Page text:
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Harper's Encyclopedia of United States History (ed. Benson Lossing) 30 0 Browse Search
Jula Ward Howe, Reminiscences: 1819-1899 2 0 Browse Search
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Harper's Encyclopedia of United States History (ed. Benson Lossing), Brooks, Preston Smith, 1819- (search)
Brooks, Preston Smith, 1819- Legislator; born in Edgefield District, S. C., Aug. 4, 1819; was graduated at the South Cargation, and its committee reported in favor of expelling Mr. Brooks. Subsequently, however, when the resolution came up foe Anson Burlingame (q. v.), of Massachusetts, challenged Mr. Brooks to fight a duel in consequence of words used in a debate in the House, but Mr. Brooks failed to appear at the designated time and place in Canada. After the assault Mr. Brooks resMr. Brooks resigned his seat in the House, but his constituents immediately re-elected him, and he was presented with numerous tokens of eth. His defence of the assault. On July 14. 1856,. Mr. Brooks, in resigning his seat in Congress. delivered the follod this I know. (Applause and hisses in the gallery.) Mr. Brooks (resuming) :--If I desired to kill the Senator, why did to this House, that I am no longer a member of the thirty-fourth Congress. Mr. Brooks then withdrew from the chamber.
Harper's Encyclopedia of United States History (ed. Benson Lossing), Burlingame, Anson, 1820- (search)
ctive member of the free soil party (q. v.), acquiring a wide reputation as an effective speaker. In 1849-50 he was in Europe. In 1852 he was chosen a member of the Massachusetts Senate, and became an active supporter of the American party in 1854, by which he was elected to Congress the same year. Mr. Burlingame assisted in the formation of the Republican party in 1855-56; and he was regarded as one of the ablest debaters in Congress on that side of the House. Severely criticising Preston S. Brooks for his attack upon Charles Sumner (q. v.), the South Carolinian challenged him to fight a duel. He promptly accepted the challenge, proposed rifles as the weapons, and Navy Island, just above Niagara Falls, as the place of conflict. Brooks declined to go there, and the matter was dropped. In March, 1861, President Lincoln appointed Mr. Burlingame minister to Austria. He having spoken in favor of Hungarian independence, the Austrian government refused to receive him, and he was sen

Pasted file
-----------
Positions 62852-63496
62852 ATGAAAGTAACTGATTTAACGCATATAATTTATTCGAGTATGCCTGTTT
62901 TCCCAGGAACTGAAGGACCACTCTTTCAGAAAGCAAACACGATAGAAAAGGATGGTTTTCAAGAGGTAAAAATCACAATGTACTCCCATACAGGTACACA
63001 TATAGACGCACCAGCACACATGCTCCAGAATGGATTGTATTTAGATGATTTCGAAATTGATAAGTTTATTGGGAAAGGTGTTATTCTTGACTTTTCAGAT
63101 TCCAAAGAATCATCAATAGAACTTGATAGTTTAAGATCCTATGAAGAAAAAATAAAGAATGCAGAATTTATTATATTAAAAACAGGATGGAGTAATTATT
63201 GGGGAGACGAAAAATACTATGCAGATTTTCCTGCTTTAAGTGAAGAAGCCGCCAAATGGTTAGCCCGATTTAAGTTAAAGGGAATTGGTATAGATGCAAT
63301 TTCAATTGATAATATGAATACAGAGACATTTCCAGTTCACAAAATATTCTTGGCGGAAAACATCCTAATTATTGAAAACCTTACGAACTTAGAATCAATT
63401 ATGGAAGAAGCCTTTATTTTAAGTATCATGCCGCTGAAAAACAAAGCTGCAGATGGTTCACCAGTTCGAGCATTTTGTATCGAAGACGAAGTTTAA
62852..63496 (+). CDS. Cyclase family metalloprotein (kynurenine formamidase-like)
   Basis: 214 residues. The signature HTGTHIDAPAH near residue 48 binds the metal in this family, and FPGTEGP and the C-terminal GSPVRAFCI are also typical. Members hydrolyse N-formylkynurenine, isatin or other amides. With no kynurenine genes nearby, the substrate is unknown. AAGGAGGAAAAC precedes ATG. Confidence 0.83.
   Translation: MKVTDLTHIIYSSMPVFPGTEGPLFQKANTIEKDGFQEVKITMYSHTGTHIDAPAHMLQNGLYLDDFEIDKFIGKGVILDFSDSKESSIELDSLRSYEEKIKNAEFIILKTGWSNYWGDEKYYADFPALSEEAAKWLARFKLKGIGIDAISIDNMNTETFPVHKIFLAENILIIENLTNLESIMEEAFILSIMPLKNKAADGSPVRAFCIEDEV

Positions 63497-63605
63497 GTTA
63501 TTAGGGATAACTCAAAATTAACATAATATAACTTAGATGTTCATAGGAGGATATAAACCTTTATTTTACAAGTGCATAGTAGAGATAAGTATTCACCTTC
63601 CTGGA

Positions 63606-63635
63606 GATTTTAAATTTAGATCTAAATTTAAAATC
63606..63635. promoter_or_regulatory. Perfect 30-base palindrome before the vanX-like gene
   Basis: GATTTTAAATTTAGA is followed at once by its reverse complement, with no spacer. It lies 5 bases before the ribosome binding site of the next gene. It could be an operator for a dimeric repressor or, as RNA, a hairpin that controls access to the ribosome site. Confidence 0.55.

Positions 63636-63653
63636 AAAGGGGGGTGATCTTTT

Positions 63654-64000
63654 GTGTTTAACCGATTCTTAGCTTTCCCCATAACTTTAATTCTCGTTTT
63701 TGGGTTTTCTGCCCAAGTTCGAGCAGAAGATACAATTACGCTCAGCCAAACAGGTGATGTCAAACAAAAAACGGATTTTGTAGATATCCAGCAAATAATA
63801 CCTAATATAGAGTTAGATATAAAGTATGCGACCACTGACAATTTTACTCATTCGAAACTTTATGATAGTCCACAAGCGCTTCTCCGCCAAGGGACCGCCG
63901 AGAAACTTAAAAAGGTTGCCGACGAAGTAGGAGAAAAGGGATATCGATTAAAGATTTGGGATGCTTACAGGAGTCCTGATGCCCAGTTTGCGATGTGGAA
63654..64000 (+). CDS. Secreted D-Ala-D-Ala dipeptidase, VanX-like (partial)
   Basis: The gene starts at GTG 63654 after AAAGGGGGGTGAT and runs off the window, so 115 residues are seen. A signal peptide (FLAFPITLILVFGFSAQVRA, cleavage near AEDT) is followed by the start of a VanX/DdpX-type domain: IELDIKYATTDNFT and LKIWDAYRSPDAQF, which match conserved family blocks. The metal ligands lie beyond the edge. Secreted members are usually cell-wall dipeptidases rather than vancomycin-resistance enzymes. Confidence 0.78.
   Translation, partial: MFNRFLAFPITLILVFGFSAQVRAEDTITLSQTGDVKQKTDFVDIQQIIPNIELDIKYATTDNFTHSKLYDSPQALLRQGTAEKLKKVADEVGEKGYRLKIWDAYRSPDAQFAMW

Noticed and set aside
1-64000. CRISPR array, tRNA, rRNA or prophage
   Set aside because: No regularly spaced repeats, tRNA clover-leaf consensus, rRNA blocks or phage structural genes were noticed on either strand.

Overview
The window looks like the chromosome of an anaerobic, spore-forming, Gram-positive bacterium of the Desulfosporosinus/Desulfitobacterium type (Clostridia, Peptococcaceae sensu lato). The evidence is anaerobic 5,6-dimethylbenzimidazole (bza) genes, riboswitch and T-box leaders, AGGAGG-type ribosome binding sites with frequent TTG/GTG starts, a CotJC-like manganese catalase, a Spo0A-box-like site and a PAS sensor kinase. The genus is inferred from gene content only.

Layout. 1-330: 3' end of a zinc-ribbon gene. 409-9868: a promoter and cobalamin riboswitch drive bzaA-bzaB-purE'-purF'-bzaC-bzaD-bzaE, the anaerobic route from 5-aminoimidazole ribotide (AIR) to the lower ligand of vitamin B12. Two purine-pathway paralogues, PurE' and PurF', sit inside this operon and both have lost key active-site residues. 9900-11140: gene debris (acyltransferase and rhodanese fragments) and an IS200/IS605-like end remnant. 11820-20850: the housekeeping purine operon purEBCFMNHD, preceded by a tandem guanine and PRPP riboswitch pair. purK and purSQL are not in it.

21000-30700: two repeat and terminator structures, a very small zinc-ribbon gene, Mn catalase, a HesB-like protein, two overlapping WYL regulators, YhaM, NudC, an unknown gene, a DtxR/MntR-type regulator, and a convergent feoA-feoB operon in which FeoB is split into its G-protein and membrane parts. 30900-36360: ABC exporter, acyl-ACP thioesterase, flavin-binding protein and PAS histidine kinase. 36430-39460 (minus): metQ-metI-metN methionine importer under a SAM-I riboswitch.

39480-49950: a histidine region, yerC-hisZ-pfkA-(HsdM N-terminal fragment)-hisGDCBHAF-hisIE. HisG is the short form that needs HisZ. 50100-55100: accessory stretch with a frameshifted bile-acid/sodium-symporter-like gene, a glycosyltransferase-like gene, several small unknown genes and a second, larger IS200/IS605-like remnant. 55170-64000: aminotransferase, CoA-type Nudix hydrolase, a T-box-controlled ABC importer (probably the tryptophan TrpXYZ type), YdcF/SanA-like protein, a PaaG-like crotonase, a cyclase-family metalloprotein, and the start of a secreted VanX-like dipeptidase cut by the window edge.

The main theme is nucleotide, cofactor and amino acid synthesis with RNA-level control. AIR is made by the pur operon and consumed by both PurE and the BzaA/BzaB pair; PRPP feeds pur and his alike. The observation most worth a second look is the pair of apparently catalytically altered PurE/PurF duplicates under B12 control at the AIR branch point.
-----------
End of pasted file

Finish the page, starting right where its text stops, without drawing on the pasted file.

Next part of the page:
Harper's Encyclopedia of United States History (ed. Benson Lossing), Secession of Southern States. (search)
ard in this body, I cannot but regard with the greatest fear the question whether Virginia would assist Carolina in such an issue. ... You will object to the word Democrat. Democracy, in its original philosophical sense, is, indeed, incompatible with slavery and the whole system of Southern society. Mr. Garnett expressed a fear that if the question was raised between Carolina and the national government, and the latter prevailed, the last hope of Southern civilization would expire. Preston S. Brooks, who assaulted Senator Sumner of Massachusetts, when alone at his desk in the Senate, said, in an harangue before an excited populace in South Carolina, I tell you that the only mode which I think available for meeting the issue is, just to tear in twain the Constitution of the United States, trample it under foot, and form a Southern Confederacy, every State of which shall be a slave-holding State. ... I have been a disunionist from the time I could think. If I were commander of an a